Enraged by the ICC's decision to cut the number of teams in the 2015 World Cup to 10, the Irish cricket authorities and captain William Porterfield said the move is an "absolute disgrace" and damaging to the game.
The ICC cut the number of teams at the 2015 World Cup from 14 to 10 on Monday, dealing a blow to teams such as Ireland, Holland and Canada as they would not have a chance to qualify for the event.
A qualification process will, however, be held for the 2019 edition.
"It's an absolute disgrace and I don't know how they can even comprehend doing this. We have done everything they asked of us over the last few years in terms of restructuring Irish cricket and I can't come to terms with how they can just shut us out, do away with the qualification period and then try and call this a World Cup," Porterfield was quoted as saying in the media.
"We are currently ranked 10th, ahead of Zimbabwe, and there is no reason we can't move up another position, if not two, by the next World Cup. Instead, the door has been closed in our face. It is an embarrassment.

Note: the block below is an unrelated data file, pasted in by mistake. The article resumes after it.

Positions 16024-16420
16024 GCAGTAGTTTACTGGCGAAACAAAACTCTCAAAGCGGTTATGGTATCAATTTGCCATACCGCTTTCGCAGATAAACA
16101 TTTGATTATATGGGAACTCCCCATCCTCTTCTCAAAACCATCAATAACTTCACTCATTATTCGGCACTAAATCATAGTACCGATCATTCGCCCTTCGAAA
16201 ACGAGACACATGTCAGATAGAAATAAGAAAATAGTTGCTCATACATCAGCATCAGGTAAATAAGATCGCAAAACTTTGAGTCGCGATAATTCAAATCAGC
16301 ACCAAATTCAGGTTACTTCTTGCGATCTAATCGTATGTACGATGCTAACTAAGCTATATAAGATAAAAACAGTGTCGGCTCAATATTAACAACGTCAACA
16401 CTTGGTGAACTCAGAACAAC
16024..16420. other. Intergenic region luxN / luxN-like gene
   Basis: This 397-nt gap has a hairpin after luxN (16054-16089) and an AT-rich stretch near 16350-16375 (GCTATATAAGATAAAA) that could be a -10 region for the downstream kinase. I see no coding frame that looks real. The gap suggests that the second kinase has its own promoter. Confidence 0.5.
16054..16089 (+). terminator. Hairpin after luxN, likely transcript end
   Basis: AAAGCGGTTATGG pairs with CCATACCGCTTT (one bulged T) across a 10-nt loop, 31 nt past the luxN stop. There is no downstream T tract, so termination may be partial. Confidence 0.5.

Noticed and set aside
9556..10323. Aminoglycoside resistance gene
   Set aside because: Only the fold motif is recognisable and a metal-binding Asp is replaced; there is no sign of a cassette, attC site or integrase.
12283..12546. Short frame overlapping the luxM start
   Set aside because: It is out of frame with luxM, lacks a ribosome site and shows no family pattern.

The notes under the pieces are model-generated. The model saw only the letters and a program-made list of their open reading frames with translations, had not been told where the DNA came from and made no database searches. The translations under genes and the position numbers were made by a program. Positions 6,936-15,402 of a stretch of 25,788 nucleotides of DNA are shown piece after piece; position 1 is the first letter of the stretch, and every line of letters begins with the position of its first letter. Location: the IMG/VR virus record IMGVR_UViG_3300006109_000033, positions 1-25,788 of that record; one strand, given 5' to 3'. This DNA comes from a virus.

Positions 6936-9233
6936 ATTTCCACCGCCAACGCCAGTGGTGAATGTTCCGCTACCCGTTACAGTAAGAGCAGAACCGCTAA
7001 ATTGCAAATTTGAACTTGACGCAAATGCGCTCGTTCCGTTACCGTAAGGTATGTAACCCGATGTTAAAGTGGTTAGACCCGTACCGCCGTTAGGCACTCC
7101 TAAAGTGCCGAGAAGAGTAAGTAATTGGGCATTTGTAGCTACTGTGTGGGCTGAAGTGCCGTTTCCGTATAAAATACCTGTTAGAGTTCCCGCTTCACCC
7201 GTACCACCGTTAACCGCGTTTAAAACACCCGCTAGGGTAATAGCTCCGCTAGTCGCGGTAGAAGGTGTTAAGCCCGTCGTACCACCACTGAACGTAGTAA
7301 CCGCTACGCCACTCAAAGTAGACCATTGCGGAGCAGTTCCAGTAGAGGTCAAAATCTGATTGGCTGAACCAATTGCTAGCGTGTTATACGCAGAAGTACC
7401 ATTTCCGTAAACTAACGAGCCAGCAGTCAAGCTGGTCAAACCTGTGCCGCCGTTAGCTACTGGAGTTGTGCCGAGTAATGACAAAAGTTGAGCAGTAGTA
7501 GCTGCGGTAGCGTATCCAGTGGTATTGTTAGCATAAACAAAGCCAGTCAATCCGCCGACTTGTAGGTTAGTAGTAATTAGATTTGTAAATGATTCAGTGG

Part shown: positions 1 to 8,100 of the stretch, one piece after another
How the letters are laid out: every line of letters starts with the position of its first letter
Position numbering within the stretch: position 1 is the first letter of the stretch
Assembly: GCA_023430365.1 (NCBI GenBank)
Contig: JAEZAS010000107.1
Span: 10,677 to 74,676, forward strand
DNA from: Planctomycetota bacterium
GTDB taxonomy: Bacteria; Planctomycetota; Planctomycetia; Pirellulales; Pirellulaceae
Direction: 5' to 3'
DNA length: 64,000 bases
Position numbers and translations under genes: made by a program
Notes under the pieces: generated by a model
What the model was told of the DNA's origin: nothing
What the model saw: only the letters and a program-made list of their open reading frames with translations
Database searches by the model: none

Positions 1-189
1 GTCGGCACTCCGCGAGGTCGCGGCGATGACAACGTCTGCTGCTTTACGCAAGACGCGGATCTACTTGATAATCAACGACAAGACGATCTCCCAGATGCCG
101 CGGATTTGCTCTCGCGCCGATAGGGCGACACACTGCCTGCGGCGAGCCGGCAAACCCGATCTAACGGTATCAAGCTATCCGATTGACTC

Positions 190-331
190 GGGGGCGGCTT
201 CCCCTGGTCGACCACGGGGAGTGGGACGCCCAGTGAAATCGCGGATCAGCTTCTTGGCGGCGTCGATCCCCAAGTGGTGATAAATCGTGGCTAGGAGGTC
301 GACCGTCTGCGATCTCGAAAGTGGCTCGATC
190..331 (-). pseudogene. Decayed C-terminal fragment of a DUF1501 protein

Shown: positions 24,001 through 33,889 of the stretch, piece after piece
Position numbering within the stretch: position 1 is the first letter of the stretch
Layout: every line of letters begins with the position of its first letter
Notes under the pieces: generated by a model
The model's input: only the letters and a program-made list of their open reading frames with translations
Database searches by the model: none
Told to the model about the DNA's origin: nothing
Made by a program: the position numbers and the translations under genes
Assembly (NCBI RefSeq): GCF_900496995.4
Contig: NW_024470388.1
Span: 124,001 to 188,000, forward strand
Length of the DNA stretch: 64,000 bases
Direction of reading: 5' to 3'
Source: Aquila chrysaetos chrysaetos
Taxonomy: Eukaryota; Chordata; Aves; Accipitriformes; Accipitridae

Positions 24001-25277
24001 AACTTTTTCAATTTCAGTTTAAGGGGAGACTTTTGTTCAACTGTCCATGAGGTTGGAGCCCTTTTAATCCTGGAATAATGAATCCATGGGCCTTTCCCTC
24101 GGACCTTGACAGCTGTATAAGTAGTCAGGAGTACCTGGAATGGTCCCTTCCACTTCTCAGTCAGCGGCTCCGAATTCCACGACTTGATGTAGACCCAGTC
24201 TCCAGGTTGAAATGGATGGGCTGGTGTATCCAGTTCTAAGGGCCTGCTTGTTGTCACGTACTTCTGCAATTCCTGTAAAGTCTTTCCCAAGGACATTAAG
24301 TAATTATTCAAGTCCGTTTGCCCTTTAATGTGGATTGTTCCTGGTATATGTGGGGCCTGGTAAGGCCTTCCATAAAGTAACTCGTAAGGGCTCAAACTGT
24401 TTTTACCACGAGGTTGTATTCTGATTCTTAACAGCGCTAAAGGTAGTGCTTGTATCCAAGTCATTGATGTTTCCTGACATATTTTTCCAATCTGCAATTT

"I don't know what else we had to do in the World Cup, we held our own against the full members, we beat England, we got the fastest ever hundred. For them to turn around and throw that back in our face a few weeks later is an absolute joke," he fumed.
Porterfield also ridiculed the logic that expanding the World Twenty20 Championships to 16 teams would be of any consolation to the associates.
"To come out and try to cover things up by saying there are going to be 16 teams at the World Twenty20 is ridiculous," Porterfield said.
"They say it's a compensation but I can't agree with that because it is every player's dream to play at and win a World Cup. Everyone in the cricketing world can see they are shutting the door on not only a lot of players, but also on the development of world cricket.
"It's not just about Ireland. This could mean the death of cricket in a lot of countries...and all because a few full members are looking to make a few extra quid from the competitions," he added.
Cricket Ireland chief executive Warren Deutrom said he was left outraged by the ICC's decision.
"We're outraged by the decision today. We're not taking it lying down. It's a betrayal of sporting principles and it flies in the face of all the evidence we saw at the World Cup, which was that an associate nation could compete with the best teams in the world," he said.
"It's baffling but am I surprised? Not really, because clearly there are instances where protection of existing privileges is considered more important than any other principle - including those of sport, fairness and equality," he added.